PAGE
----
Fairytale Physics

It’s been far too long since I last posted an example from the Vault of Vixra, but I’m glad that my research students are keeping sufficiently up to date with developments that they’ve got time to pass on news of particularly exciting papers.

Today Geraint drew my attention to this one, with the following promising-looking abstract:

Answers to ten simple questions reveals that the standard theory of physics defies logic or reason similar to the fairy tales.

Here’s an example question:

Q02: What actually happens when heavy atom was split into two lighter atoms in fission?
Ans: Fission is splitting the atom of a heavy element into the atoms of lighter elements. The underlying process expands the uranium nucleus; as a result a certain amount of energy will be released. Expansion of the matter releases the energy and the resultant products measure less mass. Compressed material contains more energy and measures more gravity. We observe the effect of mass deficit only when an object expands in size [1, 2].

Hmmm. The other 9 are almost as good. You can download the whole paper here.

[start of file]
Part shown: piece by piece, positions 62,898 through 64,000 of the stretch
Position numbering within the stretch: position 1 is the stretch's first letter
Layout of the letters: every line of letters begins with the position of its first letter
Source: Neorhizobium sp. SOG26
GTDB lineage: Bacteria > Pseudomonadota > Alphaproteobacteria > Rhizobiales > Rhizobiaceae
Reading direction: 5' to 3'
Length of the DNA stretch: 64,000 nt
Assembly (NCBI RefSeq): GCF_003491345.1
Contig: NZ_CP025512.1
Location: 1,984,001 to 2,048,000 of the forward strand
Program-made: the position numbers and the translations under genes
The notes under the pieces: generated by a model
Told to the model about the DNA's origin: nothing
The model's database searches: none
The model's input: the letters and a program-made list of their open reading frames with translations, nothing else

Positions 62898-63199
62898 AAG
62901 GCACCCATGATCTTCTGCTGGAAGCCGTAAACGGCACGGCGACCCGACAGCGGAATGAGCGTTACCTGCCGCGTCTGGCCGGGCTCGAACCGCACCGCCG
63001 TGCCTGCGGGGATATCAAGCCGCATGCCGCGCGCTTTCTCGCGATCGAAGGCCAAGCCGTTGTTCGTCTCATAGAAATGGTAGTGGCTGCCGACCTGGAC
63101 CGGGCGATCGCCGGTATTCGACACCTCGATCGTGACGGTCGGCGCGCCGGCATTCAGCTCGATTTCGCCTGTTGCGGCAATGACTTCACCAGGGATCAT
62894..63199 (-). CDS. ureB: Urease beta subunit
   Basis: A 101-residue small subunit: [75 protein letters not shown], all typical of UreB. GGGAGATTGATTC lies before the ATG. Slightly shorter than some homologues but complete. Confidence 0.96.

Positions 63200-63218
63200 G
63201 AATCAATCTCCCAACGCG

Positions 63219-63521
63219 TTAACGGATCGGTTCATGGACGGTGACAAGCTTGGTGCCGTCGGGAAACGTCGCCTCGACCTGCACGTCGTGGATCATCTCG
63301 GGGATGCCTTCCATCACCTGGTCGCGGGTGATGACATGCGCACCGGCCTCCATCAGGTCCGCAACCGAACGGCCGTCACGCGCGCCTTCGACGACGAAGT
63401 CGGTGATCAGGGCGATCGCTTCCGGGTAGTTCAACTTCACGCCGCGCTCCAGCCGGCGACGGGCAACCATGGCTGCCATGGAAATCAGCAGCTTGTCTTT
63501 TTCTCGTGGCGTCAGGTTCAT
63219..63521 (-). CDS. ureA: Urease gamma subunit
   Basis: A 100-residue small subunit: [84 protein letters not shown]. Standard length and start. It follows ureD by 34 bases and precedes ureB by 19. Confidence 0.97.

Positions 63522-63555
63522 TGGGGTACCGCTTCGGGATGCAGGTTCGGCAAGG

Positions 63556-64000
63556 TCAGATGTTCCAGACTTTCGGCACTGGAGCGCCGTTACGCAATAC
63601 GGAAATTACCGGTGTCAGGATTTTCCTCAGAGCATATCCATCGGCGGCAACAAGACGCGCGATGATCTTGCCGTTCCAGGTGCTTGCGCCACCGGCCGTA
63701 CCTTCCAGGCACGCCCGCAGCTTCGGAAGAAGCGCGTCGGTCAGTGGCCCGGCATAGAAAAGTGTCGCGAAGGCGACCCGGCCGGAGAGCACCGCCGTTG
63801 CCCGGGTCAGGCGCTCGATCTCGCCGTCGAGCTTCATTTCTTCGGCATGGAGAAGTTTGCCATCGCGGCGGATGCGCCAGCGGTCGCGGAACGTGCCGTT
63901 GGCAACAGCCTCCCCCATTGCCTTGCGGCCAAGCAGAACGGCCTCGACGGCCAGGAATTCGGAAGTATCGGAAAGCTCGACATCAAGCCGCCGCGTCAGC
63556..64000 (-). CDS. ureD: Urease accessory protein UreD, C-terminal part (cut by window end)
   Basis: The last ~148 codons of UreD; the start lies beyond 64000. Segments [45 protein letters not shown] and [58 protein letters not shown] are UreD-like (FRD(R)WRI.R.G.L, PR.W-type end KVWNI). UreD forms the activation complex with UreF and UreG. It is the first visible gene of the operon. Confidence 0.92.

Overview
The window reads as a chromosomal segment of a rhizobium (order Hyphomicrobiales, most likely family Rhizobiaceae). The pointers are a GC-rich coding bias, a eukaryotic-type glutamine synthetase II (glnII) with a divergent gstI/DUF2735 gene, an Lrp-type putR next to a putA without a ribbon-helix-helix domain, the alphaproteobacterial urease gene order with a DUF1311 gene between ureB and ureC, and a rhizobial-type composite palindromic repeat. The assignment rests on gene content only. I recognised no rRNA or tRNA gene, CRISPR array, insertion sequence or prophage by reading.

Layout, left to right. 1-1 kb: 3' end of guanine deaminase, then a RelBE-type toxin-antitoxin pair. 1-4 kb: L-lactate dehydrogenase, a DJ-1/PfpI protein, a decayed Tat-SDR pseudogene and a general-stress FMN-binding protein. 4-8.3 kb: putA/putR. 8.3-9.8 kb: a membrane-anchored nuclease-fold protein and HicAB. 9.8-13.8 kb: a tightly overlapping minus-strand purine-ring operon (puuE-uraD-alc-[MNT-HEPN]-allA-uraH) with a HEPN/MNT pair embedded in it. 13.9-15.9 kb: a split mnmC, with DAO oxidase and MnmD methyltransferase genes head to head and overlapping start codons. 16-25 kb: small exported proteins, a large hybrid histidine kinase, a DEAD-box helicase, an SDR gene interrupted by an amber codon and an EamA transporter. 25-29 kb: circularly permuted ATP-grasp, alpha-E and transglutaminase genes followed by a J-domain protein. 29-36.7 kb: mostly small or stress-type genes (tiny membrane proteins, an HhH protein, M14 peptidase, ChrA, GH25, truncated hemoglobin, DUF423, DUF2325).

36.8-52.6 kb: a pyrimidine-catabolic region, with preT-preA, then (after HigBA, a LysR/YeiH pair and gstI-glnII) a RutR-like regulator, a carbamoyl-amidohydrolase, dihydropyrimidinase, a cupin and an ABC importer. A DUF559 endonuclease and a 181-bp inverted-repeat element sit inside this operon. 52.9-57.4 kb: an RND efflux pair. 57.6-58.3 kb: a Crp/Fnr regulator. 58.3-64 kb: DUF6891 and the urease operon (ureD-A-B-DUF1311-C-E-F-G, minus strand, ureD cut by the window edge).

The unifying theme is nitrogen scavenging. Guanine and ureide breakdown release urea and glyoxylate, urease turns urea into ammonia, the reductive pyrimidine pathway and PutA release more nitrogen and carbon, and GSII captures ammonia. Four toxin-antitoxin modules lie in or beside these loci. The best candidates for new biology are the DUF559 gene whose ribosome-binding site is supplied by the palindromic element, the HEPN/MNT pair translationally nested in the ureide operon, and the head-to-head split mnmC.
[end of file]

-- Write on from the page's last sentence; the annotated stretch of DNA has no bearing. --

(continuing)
Coincidentally, I gave a lecture this morning about nuclear fission. If only I’d known then that the standard theory was so wrong I wouldn’t have been forced to spend the best part of an hour struggling to find a whiteboard marker that worked.

7 Responses to “Fairytale Physics”

  1. Alex Rogers Says:

    Wow. Just wow. I would credit A-level students with a better understanding of physics. I had to really concentrate to figure out what on earth the author was trying to say.

    Interesting habit of referencing himself and thus increasing his own citations in order to appear reputable….

  2. The third version (i.e. replaced twice). Nice to see someone paying attention to detail and incorporating criticism. 🙂

    • telescoper Says:

      It’s possible there might have been some erroneous statements or errors of comprehension in the earlier versions.

  3. Has that been translated using Google? Lol.

  4. Bryn Jones Says:

    Vixra, of course, provides a great many examples of the Dunning–Kruger effect (as well as lots of amusement for reasonably informed people).

  5. Philip Gibbs Says:

    viXra also has many papers accepted in peer-review journals, including one in Physics Review D http://vixra.org/abs/1110.0003. Appologies if this comment is out of place because it contains no sarcasm. Oh darn it does now LOL.

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